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SHRM Memphis August 2009 Frank Hone Presentation
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SHRM Memphis August 2009 Frank Hone Presentation

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Frank Hone; noted Author of "Why Healthcare Matters," delivered a very informative and fact packed presentation that described how employers can effect their bottom line in Health Care costs within …

Frank Hone; noted Author of "Why Healthcare Matters," delivered a very informative and fact packed presentation that described how employers can effect their bottom line in Health Care costs within their own organizations. They key to success is to take the lessons learned by pharmaceutical companies in their marketing and apply it to health care consumerism programs to engage employees to make lifestyle changes.

Published in: Business, Economy & Finance

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  • 1. Employee Health Benefit Trends: How Healthcare Consumerism Can Help Change the Game Frank Hone Sustainable Engagement Leader Healthways August 18, 2009 1
  • 2. 2
  • 3. Presentation Overview 1. Key Issues and Challenges 2. The Employer Role in Healthcare 3. Why Healthcare Matters 4. How Healthcare Consumerism Fits 5. Driving Health Behavior Change 3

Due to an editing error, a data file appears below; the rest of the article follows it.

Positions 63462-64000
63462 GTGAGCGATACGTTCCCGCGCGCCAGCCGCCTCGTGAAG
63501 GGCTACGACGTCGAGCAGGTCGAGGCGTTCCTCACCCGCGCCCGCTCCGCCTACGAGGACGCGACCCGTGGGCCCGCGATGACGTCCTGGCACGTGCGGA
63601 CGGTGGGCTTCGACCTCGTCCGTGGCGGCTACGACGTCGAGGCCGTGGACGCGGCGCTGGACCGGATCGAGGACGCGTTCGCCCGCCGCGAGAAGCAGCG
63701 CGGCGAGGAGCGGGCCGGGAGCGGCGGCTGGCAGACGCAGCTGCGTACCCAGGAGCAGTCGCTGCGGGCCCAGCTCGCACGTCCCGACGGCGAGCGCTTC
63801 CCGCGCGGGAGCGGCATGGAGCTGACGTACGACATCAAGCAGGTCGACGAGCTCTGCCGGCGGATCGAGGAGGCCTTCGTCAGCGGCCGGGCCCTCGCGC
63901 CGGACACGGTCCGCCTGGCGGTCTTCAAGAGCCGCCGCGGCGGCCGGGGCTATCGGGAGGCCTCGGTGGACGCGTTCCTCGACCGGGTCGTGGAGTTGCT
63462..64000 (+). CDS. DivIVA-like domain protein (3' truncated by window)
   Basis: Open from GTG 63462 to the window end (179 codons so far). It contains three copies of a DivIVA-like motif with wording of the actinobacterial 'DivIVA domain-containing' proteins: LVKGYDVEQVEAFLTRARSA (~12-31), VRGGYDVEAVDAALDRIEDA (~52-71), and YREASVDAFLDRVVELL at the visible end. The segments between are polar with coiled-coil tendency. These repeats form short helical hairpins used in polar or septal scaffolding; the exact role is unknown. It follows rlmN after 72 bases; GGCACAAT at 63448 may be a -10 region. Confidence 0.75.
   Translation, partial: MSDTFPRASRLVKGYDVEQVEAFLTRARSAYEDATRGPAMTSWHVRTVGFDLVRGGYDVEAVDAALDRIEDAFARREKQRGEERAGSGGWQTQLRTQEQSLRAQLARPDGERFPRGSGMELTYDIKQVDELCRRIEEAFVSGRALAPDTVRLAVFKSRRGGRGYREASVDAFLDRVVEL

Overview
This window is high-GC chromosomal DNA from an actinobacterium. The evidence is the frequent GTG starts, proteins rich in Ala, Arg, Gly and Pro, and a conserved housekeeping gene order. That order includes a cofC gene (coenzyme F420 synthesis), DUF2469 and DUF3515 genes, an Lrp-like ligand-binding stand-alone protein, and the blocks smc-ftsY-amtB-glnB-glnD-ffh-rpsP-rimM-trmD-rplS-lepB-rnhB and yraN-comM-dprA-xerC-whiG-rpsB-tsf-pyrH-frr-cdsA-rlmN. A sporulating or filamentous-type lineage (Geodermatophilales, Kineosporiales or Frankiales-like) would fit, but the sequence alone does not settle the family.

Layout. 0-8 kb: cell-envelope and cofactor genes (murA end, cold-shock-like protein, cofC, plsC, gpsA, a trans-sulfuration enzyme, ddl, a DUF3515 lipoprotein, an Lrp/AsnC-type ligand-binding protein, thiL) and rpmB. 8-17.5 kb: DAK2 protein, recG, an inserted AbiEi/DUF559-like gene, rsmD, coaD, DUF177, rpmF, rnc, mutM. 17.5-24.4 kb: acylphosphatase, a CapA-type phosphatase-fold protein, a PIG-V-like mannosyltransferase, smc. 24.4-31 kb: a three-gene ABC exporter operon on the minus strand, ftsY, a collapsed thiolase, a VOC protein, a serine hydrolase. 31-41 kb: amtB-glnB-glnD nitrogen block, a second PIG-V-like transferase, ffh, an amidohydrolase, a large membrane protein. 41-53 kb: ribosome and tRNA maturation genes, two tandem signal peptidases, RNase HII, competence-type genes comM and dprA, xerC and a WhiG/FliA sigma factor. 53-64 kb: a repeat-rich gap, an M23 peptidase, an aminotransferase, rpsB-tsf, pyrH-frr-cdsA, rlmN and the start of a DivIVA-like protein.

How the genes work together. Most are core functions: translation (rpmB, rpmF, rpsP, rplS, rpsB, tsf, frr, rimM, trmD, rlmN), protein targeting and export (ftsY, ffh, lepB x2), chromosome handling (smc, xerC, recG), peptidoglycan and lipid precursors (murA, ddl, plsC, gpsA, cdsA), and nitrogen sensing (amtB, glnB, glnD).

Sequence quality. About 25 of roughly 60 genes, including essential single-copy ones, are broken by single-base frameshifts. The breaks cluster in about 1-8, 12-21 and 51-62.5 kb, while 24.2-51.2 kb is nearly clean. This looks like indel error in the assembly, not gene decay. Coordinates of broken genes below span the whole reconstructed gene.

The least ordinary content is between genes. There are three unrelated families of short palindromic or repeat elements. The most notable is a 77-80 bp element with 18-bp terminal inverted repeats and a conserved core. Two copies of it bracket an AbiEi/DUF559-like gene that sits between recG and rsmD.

• 4. Introduction and Background Recently joined Healthways as Sustainable Engagement Leader 28 year career in consumer advertising and marketing with NY advertising agencies and consultancies 16 years focused on healthcare communications, particularly DTC 4
  • 5. Why Healthcare Matters • Encourages business leaders to proactively address employee health issues and strategies • Focus is on free-market solutions and demand-driven strategies: • Healthcare Consumerism • Personal Responsibility 5
  • 6. 1. Key Issues and Challenges Quality, Access, Cost – The “Holy Grail” Complex provider networks and insurance schemes – Outgrowth of “managed care” era Third-party Payments – Limits consumer knowledge of price/value Rising Chronic Disease Incidence – Cardiac, Metabolic, Respiratory, Cancer, etc. Lifestyle/Behavioral Issues – Sedentary ways, excess, limits on personal responsibility Employer role – Hands-off or Hands-on? 6
  • 7. 2. The Employer Role in Healthcare Hands-off or Hands-on? 7
  • 8. Two-thirds of insured Americans have employer- provided health insurance 100% 90% 99% 99% 99% 98% 98% 99% 98% 98% 99% 99% 80% 68% 68% 66% 70% 65% 65% 63% 60% 62% 59% 59% 60% 50% 56% 57% 58% 58% 55% 52% 47% 48% 49% 40% 45% 30% 20% 10% 0% 1999 2000 2001 2002 2003 2004 2005 2006 2007 2008 All Small Firms (3-199 Workers) All Large Firms (200 or More Workers) 3-9 Workers 8 Source: Kaiser/HRET Survey of Employer-Sponsored Health Benefits, 1999-2008.
  • 9. Higher health premiums cut into corporate profits 9
  • 10. Healthcare is the #1 CEO issue Source: Mercer 10
  • 11. Employee Benefits: Top Challenges Five leading factors representing the top challenges in maintaining affordable employee health benefit coverage: – Employee’s poor health habits 67% – Underuse of preventative services 42 – Catastrophic/end-of-life care 36 – Poor information on provider costs 24 – Overuse through inappropriate care 21 – Source: Watson Wyatt, January 2009 survey of 489 employers 11
  • 12. Big Companies Are Investing In Employee Health Onsite flu shots 97% Weight loss programs 85% Health Risk Appraisals 80% Tobacco cessation programs 74% On-site workout facilities 73% Online wellness programs 72% Organized walking/exercise programs 66% – 2007 Business Roundtable Survey 12